If someone told you that children with attention deficit disorder (ADHD) have trouble expressing themselves, you’d probably laugh and say, “Are you kidding? My daughter talks all the time.”
But when students with ADHD are asked a question that requires a concise, organized answer, they often struggle to provide one. A child with ADHD might describe Columbus’ discovery of America like this: “Well, there was a man and he had a ship. He sailed to America a long, long time ago….”
Answering a teacher’s question in class causes anxiety for a student who can’t find the words. Public speaking, another kind of challenge, frightens almost everyone, but especially students with ADHD. Some children avoid giving class reports because they can’t organize their thoughts and retrieve the words to express them. These strategies will get the words flowing.
Solutions: in the Classroom
- Give the student time to think. Chat privately ahead of time with students who struggle with reading and processing. Tell them you will give them a little more time in class to formulate their answers.
After asking, “John, can you name one of the five countries that was part of the Allied powers during World War II?” the teacher could say, “I’m going to give you a minute to think about the answer, and then I’ll come back to you.” Knowing that the teacher is aware of his difficulty — and isn’t expecting an answer immediately — will help John think more clearly.
- Ask questions from a worksheet. Assign a test review sheet as homework, on occasion, and go through the questions the next day in class. Since the ADHD student has already answered the questions, she can respond quickly. Reviewing the material and re-stating answers in the student’s own words are helpful for remembering important information.
- If a student raises his hand, call on him as quickly as possible. With his limited memory capacity, he may lose his train of thought and respond with the classic, “Oh, I forgot what I was going to say.”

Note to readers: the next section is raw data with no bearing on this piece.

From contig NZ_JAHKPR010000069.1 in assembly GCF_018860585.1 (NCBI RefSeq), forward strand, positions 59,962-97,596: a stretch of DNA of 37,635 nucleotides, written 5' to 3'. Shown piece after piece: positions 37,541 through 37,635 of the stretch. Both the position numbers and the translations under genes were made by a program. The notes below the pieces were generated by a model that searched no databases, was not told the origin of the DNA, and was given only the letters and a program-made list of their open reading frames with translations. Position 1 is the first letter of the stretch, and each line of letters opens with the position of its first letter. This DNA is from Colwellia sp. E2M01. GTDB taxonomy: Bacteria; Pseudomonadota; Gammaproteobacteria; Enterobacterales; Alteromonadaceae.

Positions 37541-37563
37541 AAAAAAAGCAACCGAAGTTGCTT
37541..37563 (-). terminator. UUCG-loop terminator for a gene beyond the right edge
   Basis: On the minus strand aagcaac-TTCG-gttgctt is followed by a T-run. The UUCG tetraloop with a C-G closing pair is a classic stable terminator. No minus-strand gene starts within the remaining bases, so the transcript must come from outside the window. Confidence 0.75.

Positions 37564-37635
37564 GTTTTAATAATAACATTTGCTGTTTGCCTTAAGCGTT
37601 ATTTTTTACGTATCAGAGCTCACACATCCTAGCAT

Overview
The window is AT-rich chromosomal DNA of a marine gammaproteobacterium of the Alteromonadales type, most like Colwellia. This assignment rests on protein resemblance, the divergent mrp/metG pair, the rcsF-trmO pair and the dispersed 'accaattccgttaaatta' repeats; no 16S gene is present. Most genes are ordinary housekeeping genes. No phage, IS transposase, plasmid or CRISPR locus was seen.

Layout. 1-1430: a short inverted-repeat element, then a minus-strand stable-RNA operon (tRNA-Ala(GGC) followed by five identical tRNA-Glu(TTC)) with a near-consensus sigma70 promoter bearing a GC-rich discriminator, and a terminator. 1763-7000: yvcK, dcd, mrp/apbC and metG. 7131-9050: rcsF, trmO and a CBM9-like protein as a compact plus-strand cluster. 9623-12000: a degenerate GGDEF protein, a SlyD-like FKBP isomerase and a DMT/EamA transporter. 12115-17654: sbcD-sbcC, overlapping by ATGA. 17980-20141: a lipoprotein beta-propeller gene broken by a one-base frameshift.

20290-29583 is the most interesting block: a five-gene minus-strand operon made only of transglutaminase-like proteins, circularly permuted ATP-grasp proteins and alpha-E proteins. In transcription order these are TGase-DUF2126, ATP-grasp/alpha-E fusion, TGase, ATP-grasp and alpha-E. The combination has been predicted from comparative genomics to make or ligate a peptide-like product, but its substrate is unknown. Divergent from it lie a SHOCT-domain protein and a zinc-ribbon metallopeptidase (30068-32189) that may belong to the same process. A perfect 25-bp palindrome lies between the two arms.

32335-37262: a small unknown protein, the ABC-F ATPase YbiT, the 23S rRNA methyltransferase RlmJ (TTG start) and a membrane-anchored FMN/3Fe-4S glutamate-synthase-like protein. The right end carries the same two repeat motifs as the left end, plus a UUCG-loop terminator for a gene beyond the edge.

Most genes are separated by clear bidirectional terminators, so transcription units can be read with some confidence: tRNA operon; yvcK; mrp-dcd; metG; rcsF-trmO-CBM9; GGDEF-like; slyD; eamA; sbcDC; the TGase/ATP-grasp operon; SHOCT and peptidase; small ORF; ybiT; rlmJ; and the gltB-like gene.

- Teach students basic outlining skills to identify key concepts. Review each student’s outline for his report or presentation and give your feedback. Outlining teaches students to organize their thoughts in a logical sequence.
- Use outlining software. After a student understands the concept of outlining, speed the process with special software. The Inspiration and Kidspiration programs (inspiration.com) create a “mind map” or an outline from information the student enters.
- Outline the oral presentation on note cards. Pair students and have them practice giving their reports to each other.
- Highlight key words. Have students use a highlighter to draw attention to key words. Color is effective for helping students find and remember important information.
Solutions: at Home
- Be patient. When you ask your child a question, wait for the answer and don’t get upset if she answers you in only a few words. It takes a lot of effort to retrieve memories about their day, organize their thoughts, and tell you about them.
- Provide speaking opportunities. Having a child participate in religious programs, Boy or Girl Scouts, or community theater gives her an opportunity to practice her communication skills. Also, surround your child with friends, extended family, and other people with whom she talks freely, without the pressure of having to come up with a “right” answer.
- Use cutouts from newspapers or comic books. Cut out the panels from newspaper comics or from a comic book, mix them up, and ask your child to place them in consecutive order—which comes first, second, third. Sequencing pictures and a dialogue is excellent practice for organizing thoughts.
- Be your child’s audience. If your daughter has been assigned to present a report in class, suggest that she practice it at home, in front of a mirror, and present it to you or a friend. Remember to encourage her — and applaud when she finishes.
This article comes from the Fall 2008 issue of ADDitude.
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